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Fight Gone Bad WOD: How To + Scaled For Each Skill Level

The grueling CrossFit workout, known as the Fight Gone Bad WOD (workout of the day), tests strength, endurance, and mental toughness. The story behind the name “Fight Gone Bad” is quite interesting.

Coach Greg Glassman first used the workout to train a professional MMA fighter, B.J. Penn, in preparation for a fight. After completing the grueling workout, Penn exclaimed that it felt like a “fight gone bad,” thus, the name stuck.

Since then, the Fight Gone Bad WOD has become a benchmark WOD in CrossFit and is often used in competitions and training sessions to test and challenge athletes’ all-around fitness and mental toughness. 

The Fight Gone Bad WOD’s reputation as an intense and demanding workout has made it a favorite among those seeking to push their limits and achieve new fitness levels.

If you’re looking for a WOD that will leave you gasping for breath, muscles screaming, and endorphins rushing, Fight Gone Bad WOD is your ticket to a new level of CrossFit greatness. 

In this guide, we will cover the following: 

  • What Is the Fight Gone Bad WOD?
  • How to Do the Fight Gone Bad WOD
  • How to Scale the Fight Gone Bad WOD for Each Fitness Level
  • What is a Good Score for the Fight Gone Bad WOD?

Let’s dive into the details of this grueling workout! 

A person on a rowing machine.

What Is the Fight Gone Bad WOD?

The Fight Gone Bad CrossFit WOD is a workout that consists of five exercises. The exercises are simple enough and do not require any fancy movements or excessive experience. 

For this WOD, you must be able to do wall balls, sumo deadlift high pulls, box jumps, push presses, and be comfortable with rowing. 

When completing this workout, you have one minute to perform each exercise as intensely as possible before rotating to the next. 

You will go through this cycle three times, with one-minute breaks in between. The workout pushes you to your limits and offers a sense of accomplishment upon completion. You will be pushed only as far as you require of yourself. 

The Fight Gone Bad WOD is taxing much differently than many other CrossFit WODS.

The breaks are minimal, and the demand is high. It is not one of those; the harder you work, the sooner you are done with situations; you must work hard, but the time you have to work will stay the same. 

A box jump.

How to Do the Fight Gone Bad WOD

To perform the Fight Gone Bad CrossFit WOD, start by setting up your workout space.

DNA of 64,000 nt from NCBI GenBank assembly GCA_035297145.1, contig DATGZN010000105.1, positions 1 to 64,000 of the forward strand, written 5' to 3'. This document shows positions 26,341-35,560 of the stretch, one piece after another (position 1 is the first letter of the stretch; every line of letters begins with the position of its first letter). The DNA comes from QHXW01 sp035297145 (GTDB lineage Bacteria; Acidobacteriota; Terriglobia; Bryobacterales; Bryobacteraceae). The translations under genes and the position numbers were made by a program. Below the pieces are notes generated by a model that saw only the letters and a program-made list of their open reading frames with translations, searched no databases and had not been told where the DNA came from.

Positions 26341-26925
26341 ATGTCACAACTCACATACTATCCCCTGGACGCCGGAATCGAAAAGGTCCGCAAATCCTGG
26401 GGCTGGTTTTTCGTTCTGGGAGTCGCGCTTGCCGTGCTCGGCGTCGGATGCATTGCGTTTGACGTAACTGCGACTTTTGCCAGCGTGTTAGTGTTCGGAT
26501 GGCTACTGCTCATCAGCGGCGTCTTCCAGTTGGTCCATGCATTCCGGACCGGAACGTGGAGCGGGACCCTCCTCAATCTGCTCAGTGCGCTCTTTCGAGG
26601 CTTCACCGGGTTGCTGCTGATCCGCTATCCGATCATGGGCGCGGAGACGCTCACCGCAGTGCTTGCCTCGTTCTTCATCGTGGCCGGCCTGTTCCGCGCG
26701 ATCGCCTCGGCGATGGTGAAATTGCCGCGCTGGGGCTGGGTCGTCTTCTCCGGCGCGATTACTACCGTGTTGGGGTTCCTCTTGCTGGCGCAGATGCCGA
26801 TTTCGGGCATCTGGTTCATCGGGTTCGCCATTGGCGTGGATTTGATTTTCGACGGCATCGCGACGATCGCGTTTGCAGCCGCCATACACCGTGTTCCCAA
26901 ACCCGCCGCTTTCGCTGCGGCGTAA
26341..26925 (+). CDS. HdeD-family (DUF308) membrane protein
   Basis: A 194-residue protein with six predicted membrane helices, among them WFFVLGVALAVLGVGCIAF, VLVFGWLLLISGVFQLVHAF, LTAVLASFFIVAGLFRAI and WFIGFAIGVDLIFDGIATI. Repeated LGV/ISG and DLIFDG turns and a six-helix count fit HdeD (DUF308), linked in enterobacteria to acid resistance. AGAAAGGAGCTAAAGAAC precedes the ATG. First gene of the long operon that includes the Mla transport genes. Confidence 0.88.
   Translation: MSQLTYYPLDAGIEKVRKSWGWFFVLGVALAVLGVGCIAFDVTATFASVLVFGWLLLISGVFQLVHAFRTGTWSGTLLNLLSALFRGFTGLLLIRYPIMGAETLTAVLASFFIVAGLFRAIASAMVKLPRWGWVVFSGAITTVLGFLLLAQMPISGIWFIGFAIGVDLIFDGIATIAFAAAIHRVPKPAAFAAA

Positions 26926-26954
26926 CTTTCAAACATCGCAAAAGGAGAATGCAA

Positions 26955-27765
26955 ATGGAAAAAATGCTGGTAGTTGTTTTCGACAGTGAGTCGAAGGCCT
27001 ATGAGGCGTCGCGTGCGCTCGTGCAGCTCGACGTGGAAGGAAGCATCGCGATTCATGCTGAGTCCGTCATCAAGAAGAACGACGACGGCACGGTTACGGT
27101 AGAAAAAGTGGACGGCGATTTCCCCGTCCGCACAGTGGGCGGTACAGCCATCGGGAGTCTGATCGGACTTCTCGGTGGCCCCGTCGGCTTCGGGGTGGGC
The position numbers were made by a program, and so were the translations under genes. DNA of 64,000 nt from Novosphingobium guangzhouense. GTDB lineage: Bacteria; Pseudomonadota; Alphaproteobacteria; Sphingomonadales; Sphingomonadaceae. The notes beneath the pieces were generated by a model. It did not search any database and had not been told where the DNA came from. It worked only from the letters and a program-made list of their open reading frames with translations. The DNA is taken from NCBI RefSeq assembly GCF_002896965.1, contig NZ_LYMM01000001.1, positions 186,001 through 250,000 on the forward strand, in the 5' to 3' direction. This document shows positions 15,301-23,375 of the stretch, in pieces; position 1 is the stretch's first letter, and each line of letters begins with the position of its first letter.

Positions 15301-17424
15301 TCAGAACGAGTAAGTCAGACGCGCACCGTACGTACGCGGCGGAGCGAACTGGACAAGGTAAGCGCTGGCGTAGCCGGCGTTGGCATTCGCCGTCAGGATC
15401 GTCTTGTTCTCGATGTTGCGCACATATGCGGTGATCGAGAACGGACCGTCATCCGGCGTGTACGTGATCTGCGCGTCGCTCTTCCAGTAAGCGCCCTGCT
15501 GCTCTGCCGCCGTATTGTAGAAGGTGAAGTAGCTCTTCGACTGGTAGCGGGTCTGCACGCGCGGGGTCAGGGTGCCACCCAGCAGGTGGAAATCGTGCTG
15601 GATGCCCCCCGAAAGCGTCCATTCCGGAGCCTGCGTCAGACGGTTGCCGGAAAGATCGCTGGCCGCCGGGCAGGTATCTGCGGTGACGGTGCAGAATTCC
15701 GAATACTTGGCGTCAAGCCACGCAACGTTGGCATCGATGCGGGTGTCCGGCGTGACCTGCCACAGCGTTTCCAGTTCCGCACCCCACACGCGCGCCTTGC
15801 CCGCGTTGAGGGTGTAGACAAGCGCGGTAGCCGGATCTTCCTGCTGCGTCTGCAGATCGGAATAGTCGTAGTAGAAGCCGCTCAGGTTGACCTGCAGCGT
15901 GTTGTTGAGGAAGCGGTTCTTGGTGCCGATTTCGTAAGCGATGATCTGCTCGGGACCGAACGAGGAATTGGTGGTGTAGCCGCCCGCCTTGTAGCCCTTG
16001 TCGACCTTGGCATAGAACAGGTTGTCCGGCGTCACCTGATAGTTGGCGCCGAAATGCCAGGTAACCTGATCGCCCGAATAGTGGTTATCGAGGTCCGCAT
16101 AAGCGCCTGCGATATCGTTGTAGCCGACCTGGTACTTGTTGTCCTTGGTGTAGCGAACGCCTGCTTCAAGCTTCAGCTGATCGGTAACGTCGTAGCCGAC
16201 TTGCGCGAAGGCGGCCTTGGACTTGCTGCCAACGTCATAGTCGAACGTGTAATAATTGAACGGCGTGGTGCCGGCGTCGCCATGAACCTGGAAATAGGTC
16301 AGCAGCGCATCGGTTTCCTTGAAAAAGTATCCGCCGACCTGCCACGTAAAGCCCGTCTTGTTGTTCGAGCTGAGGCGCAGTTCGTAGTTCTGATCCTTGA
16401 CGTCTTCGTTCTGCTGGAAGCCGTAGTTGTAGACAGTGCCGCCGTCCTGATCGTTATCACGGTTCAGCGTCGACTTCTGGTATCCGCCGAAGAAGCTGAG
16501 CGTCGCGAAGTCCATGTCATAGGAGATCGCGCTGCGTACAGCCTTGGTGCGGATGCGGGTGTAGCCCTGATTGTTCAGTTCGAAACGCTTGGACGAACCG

You will need to gather a medicine ball and wall ball target, barbell, plyometric box, and rowing machine. You will need a workout space that allows you to move vertically in space aside from the rowing component. 

There are five exercises in the Fight Gone Bad WOD. You’ll do each exercise for one minute, and in that time, you will complete as many reps as possible. Digging deep and getting the most out of each minute that you can. 

You will have one minute to rest between each round to be ready to crush the next round with the same amount of effort and ambition as the last. You will do this for three whole rounds, meaning by the end of the workout, you will have spent 3 minutes on each exercise. 

The goal is to perform each exercise with intensity for one minute, but listen to your body and scale the workout if needed. You must count your reps or distance covered during each exercise to track your progress.

Wall ball throws.

“Fight Gone Bad” is a challenging and intense workout, so ensure you are adequately warmed up and ready to give it your all!

Here is the exact format of the Fight Gone Bad WOD:

3 Rounds For Total Reps in 17 minutes:

  • 1-minute wall ball (20/14 lb)
  • 1-minute sumo deadlift high-pulls (75/55 lb)
  • 1-minute box jumps (20 in)
  • 1-minute push press (75/55 lb)
  • 1-minute row (calories)
  • 1-minute rest

You will need to complete all exercises in order. Your score is determined by the total number of reps completed when the clock runs out. The faster you do each rep, the more reps you will get done, and the higher your score will be. 

A box jump.

How to Scale the Fight Gone Bad WOD for Each Fitness Level

Safety and proper form are emphasized, and scaling the workout according to individual fitness levels is encouraged.

Although you do not have to be able to move a large amount of weight to do this workout, it should be scaled according to your fitness level, and intensity should only gradually increase. 

Most of the movements will be doable by beginner athletes. However, movements like push presses and box jumps may need to be slightly modified. 

When modifying this workout, the primary focus is to work for the entirety of the interval and feel breathless and tired once it is over.

If you have to modify the height of the box or load the weight slightly, that is totally acceptable; whatever it takes to work on the exercise for the minute you are given.